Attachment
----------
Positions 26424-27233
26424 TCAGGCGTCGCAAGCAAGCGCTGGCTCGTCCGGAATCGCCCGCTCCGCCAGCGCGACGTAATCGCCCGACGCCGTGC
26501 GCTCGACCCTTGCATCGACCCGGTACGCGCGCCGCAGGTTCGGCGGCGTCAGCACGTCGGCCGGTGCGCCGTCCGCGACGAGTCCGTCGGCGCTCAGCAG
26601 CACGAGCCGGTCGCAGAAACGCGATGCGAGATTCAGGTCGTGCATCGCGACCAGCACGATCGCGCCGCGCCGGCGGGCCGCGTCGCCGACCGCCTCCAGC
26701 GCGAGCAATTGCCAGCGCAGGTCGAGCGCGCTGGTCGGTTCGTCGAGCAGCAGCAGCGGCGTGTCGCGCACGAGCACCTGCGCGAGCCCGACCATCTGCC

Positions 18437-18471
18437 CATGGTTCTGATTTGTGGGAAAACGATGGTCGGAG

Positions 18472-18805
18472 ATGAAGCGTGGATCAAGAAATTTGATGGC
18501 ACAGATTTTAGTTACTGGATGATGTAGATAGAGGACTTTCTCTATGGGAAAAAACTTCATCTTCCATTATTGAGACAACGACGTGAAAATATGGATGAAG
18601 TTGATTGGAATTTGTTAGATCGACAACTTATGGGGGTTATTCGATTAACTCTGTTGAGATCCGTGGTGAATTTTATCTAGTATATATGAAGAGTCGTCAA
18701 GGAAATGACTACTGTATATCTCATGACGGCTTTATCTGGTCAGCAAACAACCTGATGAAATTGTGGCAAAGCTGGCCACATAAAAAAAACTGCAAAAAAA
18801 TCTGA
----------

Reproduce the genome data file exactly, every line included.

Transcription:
Positions 26424-27233
26424 TCAGGCGTCGCAAGCAAGCGCTGGCTCGTCCGGAATCGCCCGCTCCGCCAGCGCGACGTAATCGCCCGACGCCGTGC
26501 GCTCGACCCTTGCATCGACCCGGTACGCGCGCCGCAGGTTCGGCGGCGTCAGCACGTCGGCCGGTGCGCCGTCCGCGACGAGTCCGTCGGCGCTCAGCAG
26601 CACGAGCCGGTCGCAGAAACGCGATGCGAGATTCAGGTCGTGCATCGCGACCAGCACGATCGCGCCGCGCCGGCGGGCCGCGTCGCCGACCGCCTCCAGC
26701 GCGAGCAATTGCCAGCGCAGGTCGAGCGCGCTGGTCGGTTCGTCGAGCAGCAGCAGCGGCGTGTCGCGCACGAGCACCTGCGCGAGCCCGACCATCTGCC

Positions 18437-18471
18437 CATGGTTCTGATTTGTGGGAAAACGATGGTCGGAG

Positions 18472-18805
18472 ATGAAGCGTGGATCAAGAAATTTGATGGC
18501 ACAGATTTTAGTTACTGGATGATGTAGATAGAGGACTTTCTCTATGGGAAAAAACTTCATCTTCCATTATTGAGACAACGACGTGAAAATATGGATGAAG
18601 TTGATTGGAATTTGTTAGATCGACAACTTATGGGGGTTATTCGATTAACTCTGTTGAGATCCGTGGTGAATTTTATCTAGTATATATGAAGAGTCGTCAA
18701 GGAAATGACTACTGTATATCTCATGACGGCTTTATCTGGTCAGCAAACAACCTGATGAAATTGTGGCAAAGCTGGCCACATAAAAAAAACTGCAAAAAAA
18801 TCTGA